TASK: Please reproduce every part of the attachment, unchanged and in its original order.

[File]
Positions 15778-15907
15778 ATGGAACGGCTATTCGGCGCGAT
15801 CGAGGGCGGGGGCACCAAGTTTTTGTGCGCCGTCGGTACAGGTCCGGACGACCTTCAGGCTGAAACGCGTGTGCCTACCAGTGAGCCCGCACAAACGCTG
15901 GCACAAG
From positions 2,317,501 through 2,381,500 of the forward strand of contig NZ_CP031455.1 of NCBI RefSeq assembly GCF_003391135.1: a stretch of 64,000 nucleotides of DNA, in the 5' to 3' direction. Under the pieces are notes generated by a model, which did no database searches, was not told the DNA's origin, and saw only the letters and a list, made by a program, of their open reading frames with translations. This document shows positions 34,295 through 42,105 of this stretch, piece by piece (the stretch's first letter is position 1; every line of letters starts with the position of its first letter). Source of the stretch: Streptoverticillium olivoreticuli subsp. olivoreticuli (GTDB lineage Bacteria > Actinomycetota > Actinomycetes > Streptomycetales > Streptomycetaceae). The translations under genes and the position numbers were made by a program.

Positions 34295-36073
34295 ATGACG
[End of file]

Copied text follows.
Positions 15778-15907
15778 ATGGAACGGCTATTCGGCGCGAT
15801 CGAGGGCGGGGGCACCAAGTTTTTGTGCGCCGTCGGTACAGGTCCGGACGACCTTCAGGCTGAAACGCGTGTGCCTACCAGTGAGCCCGCACAAACGCTG
15901 GCACAAG
From positions 2,317,501 through 2,381,500 of the forward strand of contig NZ_CP031455.1 of NCBI RefSeq assembly GCF_003391135.1: a stretch of 64,000 nucleotides of DNA, in the 5' to 3' direction. Under the pieces are notes generated by a model, which did no database searches, was not told the DNA's origin, and saw only the letters and a list, made by a program, of their open reading frames with translations. This document shows positions 34,295 through 42,105 of this stretch, piece by piece (the stretch's first letter is position 1; every line of letters starts with the position of its first letter). Source of the stretch: Streptoverticillium olivoreticuli subsp. olivoreticuli (GTDB lineage Bacteria > Actinomycetota > Actinomycetes > Streptomycetales > Streptomycetaceae). The translations under genes and the position numbers were made by a program.

Positions 34295-36073
34295 ATGACG